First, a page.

With all eyes on the euro, the budget, the Middle East, some remarkable, smaller stories emerged.
Irish roads are now among the safest in the OECD. I guess the main reason is that much traffic has shifted to the new roads.
The 2010 Drinking Water Quality Report is out. Water quality is getting better, but slowly. Biological contamination is down and trihalomethanes (which result from improper chemical treatment) are down too.
Construct Ireland reports on an unpublished SEAI study (the leak is easily identified) that shows that building standards were not enforced. This is not surprising in itself, but the scale is. Sean O’Rourke’s interview with Gerry Wardell is worth a listen, and SEAI’s response is intriguing.
The EU is putting pressure on Ireland to hurry up with water charges. Ireland is obliged to fully recover the costs of water services. This implies an average charge of 500 euro per household per year, 5 times what is expected to be announced in next week’s budget.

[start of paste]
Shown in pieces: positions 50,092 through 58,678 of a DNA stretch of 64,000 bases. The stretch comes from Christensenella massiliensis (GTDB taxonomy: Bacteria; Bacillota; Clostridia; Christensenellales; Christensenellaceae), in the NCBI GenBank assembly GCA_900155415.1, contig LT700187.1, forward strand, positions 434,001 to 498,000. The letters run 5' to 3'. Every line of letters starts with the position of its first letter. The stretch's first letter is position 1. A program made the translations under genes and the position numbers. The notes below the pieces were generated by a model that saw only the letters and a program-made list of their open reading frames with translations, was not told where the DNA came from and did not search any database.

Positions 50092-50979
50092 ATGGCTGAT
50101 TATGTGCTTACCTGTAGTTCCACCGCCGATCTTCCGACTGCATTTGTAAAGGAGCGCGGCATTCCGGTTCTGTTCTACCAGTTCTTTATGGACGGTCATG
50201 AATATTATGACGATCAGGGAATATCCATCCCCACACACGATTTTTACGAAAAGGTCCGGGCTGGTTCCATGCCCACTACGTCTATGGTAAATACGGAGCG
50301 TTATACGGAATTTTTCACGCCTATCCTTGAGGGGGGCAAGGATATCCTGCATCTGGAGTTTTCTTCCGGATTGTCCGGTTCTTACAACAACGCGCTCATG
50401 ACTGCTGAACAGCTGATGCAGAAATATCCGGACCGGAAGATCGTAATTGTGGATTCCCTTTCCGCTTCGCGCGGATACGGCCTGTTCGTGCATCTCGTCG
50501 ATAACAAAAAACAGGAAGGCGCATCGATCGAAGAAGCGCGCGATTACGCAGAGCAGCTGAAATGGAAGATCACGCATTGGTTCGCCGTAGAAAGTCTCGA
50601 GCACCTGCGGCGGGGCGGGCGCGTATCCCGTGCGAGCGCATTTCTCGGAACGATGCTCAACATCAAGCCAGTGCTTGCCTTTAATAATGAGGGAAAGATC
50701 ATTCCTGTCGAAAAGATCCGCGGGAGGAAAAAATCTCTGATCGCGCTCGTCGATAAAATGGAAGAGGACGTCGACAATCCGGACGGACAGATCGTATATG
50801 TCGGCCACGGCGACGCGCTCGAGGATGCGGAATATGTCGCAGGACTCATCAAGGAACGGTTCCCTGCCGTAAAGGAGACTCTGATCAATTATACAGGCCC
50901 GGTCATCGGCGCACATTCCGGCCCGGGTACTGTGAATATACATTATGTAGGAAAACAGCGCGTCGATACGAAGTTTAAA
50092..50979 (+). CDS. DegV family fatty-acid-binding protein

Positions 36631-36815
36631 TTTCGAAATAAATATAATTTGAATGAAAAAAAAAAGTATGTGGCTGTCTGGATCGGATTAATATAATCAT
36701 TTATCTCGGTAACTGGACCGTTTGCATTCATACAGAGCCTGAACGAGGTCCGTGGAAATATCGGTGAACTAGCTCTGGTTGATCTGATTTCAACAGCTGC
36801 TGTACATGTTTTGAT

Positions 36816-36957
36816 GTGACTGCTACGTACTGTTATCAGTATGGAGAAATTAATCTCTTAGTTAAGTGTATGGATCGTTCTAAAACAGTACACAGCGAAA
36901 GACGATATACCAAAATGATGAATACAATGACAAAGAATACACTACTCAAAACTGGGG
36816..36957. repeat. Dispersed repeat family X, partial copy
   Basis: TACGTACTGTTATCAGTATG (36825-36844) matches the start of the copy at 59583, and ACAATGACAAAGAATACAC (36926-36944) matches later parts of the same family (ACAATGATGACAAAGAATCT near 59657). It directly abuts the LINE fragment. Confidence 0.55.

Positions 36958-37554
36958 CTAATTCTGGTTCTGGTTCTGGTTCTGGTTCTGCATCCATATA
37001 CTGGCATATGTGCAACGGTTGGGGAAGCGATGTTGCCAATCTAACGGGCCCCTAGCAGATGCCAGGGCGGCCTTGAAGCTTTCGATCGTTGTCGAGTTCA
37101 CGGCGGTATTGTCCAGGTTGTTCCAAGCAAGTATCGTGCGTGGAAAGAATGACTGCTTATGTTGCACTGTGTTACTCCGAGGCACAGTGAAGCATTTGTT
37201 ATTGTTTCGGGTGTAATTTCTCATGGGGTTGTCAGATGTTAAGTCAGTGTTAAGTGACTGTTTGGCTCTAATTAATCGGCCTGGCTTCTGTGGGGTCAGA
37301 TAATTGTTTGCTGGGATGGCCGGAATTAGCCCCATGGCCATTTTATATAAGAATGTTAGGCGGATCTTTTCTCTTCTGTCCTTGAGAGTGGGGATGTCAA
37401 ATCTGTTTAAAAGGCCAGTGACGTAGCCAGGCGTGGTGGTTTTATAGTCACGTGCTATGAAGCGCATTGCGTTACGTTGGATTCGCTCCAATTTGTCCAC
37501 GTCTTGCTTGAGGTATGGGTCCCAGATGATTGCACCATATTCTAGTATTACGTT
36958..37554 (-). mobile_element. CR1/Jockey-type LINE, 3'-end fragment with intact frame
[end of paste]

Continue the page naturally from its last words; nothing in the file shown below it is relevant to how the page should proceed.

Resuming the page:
The carbon tax is likely to go up. Initially, the carbon tax was tied to the ETS permit price, which has gone down. The market is least distorted when permit price and carbon tax are equal. Coal and peat, the fuels that emit most carbon dioxide, are still exempt from the carbon tax and there is no sign of the commencement order.
Dublin is considering a fire call-out charge. This would be wrong. Fire is an emergency. One should never hesitate to call for help.